He constantly reminds the team that all competitors are idiots with lousy products and blames everyone but himself if a deal is lost.

(Also see Disdainful Squint)

Hillary

Hillary is married to the former CEO who left after allegedly not watching all the Sexual Harassment videos supplied by HR.

She is very experienced both in managing domestic and global deals and in administration.

However, her female staff under 30 mostly dismiss her approach and tend to form their own views on how to win, rather than follow Hillary’s often uninspiring speeches about how clients should behave.

Hillary seems very concerned about her own image, rather than that of her clients. Her sales people are reluctant to take her out on calls because of that disconnect and her love of flat MBA style presentations banging on about how great her company is.

(Also see Entitlement)

Bernie

Bernie was a sales manager in a remote region for decades and rarely even turned up to join in the festivities at President’s Club (no pun intended).

He believes sales people are paid too much and wants to share the accounts and commissions across the entire team, especially the newbies as it seems fairer.

He is about to introduce House Accounts where Account Directors maintain a quota for an account but all commissions go into a pool for Bernie to distribute at the end of the financial year including to sales support, inside sales, the receptionist and the outsourced cleaning company who cleaned the bins of the sales people every night.

(Also see Idealism)

Marco

Marco worked his way up from an Inside Sales rep role to being a young, upcoming manager.

Good looks and charm have won him over 5000 LinkedIn contacts but he’s only ever won a small deal in his own state.

He has no national or global account experience and hopes the team isn’t able to recognise this when he presents his weekly Work In Progress meeting.

When asked his opinions on how to creatively win new business, he tends to repeat himself.

(Also see Big Fish, Small Pond)

Ted

Ted read one book on sales in 1968 and has followed its teaching to the letter ever since.

He demands every sales person has an agenda for the meeting, follows the 7 step process regardless of the client’s needs and insists on the CRM being updated every 9 minutes.

He also has a bedside copy of Dale Carnegie’s “How to Win Friends and Influence People’ written in 1936 which he views as a beacon of modern 20th century thinking.

(Also listen to ‘My Way’ by Frank Sinatra)

Apologies to Jeb who has since retired to run a weekend bed and breakfast with his brother.

Wish your manager good luck. We’re all counting on him/her. (See Airplane/Flying High)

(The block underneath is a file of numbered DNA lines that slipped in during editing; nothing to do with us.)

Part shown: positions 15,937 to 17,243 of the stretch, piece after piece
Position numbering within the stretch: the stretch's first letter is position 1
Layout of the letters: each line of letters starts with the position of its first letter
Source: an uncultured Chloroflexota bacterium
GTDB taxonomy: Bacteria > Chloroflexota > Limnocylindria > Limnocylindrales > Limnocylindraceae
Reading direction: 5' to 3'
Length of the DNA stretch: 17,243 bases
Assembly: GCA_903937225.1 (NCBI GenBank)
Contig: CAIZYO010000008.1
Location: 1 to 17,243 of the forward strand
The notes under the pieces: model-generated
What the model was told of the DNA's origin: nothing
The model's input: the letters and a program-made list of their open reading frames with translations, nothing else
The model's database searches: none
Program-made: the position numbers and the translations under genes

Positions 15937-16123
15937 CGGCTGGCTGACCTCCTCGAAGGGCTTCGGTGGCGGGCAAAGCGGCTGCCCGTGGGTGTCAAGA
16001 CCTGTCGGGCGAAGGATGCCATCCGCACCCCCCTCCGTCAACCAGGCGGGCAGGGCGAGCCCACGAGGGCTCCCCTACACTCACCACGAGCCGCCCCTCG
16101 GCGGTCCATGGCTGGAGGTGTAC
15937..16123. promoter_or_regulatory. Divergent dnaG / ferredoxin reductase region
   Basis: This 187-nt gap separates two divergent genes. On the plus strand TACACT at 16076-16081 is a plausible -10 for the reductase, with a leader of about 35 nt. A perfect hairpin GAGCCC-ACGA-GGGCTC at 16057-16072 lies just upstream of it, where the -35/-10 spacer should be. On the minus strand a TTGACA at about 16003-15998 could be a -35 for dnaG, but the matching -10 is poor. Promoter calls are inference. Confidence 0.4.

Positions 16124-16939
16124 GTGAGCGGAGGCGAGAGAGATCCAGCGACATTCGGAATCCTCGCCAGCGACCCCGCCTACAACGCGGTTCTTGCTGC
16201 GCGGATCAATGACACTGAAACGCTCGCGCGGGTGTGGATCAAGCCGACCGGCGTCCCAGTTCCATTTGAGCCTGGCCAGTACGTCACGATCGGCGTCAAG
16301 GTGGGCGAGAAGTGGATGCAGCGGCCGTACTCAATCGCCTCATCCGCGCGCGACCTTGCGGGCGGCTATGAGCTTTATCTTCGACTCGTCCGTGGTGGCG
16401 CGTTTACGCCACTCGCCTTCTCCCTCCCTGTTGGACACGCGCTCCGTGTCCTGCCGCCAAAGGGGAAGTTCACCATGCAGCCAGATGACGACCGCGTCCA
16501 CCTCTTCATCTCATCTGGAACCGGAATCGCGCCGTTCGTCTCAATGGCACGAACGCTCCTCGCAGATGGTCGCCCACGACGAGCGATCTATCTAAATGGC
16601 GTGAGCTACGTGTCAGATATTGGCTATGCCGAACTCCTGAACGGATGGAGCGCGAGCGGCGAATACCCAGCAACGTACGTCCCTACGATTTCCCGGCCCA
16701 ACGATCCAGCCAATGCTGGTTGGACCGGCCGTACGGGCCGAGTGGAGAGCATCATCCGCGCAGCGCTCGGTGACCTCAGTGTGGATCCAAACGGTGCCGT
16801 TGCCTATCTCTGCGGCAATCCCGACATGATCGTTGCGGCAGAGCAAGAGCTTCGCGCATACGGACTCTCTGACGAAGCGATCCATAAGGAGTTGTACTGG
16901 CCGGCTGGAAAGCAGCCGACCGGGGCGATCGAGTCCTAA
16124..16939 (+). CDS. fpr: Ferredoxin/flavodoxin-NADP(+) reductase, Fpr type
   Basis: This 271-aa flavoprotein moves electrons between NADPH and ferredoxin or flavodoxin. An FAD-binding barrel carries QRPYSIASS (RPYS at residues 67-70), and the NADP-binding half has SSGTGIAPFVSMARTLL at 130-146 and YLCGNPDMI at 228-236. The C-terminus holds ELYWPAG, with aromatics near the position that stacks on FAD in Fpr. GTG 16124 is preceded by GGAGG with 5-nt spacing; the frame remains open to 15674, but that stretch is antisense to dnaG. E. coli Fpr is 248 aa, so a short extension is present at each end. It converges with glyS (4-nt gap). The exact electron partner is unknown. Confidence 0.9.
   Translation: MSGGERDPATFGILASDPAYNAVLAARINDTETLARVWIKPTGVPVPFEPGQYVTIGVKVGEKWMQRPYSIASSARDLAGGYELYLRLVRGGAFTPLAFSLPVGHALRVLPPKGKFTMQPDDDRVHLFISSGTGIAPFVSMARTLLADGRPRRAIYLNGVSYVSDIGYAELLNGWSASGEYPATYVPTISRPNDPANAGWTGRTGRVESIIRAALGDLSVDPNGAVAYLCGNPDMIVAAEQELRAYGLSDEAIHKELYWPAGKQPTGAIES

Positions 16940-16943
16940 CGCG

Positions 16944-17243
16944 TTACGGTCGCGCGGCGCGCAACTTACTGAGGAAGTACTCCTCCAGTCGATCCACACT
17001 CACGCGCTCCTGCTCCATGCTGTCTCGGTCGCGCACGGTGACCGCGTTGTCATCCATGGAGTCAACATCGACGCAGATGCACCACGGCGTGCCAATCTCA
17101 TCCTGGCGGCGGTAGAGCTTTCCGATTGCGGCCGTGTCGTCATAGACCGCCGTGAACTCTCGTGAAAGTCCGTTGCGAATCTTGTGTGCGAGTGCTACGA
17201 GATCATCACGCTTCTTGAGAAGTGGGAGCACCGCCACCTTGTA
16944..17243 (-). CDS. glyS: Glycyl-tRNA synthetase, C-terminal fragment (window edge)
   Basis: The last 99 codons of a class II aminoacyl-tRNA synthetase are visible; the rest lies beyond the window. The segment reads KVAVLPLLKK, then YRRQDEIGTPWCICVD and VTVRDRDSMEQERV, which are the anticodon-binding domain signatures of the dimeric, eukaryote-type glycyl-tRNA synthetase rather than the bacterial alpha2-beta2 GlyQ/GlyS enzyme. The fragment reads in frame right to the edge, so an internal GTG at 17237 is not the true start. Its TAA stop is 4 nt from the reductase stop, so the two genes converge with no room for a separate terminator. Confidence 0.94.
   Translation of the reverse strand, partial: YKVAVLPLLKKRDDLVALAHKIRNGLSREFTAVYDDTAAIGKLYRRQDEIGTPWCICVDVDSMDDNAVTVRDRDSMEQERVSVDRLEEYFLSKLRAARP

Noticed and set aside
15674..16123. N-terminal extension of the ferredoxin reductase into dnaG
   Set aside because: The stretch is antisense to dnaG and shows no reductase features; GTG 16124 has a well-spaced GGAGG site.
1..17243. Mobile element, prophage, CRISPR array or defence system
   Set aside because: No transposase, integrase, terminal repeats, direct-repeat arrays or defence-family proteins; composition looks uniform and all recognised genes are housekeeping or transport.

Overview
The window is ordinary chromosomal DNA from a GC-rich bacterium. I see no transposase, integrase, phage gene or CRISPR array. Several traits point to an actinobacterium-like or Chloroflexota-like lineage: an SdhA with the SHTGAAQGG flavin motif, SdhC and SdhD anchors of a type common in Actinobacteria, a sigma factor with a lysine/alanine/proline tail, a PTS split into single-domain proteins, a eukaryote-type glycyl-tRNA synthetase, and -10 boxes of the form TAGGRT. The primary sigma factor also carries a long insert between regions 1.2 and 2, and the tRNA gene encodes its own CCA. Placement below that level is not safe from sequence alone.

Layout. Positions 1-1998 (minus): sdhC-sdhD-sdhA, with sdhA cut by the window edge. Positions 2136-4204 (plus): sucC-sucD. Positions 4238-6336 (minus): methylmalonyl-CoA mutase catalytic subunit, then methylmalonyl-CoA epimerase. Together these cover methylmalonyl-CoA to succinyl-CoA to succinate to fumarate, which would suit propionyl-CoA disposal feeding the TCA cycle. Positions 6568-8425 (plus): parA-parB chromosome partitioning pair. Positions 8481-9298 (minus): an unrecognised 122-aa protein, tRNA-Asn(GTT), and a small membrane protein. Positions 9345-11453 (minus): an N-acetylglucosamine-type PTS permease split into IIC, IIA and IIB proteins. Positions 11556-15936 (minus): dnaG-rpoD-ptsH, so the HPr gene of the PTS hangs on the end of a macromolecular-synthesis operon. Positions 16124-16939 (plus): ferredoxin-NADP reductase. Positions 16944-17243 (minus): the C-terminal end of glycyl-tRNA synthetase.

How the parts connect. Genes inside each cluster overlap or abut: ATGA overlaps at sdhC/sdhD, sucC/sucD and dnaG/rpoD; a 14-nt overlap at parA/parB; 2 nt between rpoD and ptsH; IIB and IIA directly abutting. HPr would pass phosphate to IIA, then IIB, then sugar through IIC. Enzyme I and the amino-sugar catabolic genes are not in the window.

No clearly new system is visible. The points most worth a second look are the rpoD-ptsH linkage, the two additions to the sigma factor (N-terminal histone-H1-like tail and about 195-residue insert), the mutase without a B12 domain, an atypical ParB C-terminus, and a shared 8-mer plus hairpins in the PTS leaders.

Elliot Epstein is CEO of Salient Communication and is a sought after keynote speaker, pitch consultant and corporate sales coach who gets sales results rapidly. He has coached and trained high profile corporates globally in presenting, selling, negotiating and pitching. 

He is internationally renowned for coaching leaders, sales professionals and subject matter experts to win high stakes deals.

Elliot is based in Melbourne, Victoria and is not entitled to vote outside Australia.

www.salientcommunication.com.au

E: elliote@salientcommunication.com.au

Published in   Blog, Executive Level Selling, Sales Management

Why You Don’t Need Motivation to Win Business

Saturday, 23 August 2014 15:08
23 08, 2014

Why You Don’t Need Motivation to Win Business

2017-02-25T12:39:30+00:00

Recently I was privileged to attend a complete coaching philosophy session led by the Head Coach of A-League team, Melbourne Victory and his three key assistants.

 There were less than a hundred of us eagerly eating cold party pies, waiting for pearls of wisdom on how their magic structures or formations could help our junior footballers suddenly become heroes and in turn claim bragging rights at the pub.

 But there were no great insights into the game plans or strategies, rather we got something far more powerful that applies just as strongly to you in winning new business.

 Here are the 3 key insights from an elite coaching group and why this will lead to consistent wins in sales.

 

 Motivation Is A Waste Of Time
Head Coach, Kevin Muscat was characteristically blunt when he said there was too much work to do to waste time trying to motivate professionals. If they weren’t self motivated then they wouldn’t be at the club for very long.

 When questioned if he would spend time motivating a player who was having a bad run, he said ‘Zero…we would simply get to work on coaching skill or technique’.

 Many sales managers have asked me how to motivate a sales person with ‘He’s a good guy – I just can’t get him motivated to do X’. My standard reply is ‘I’m not that good’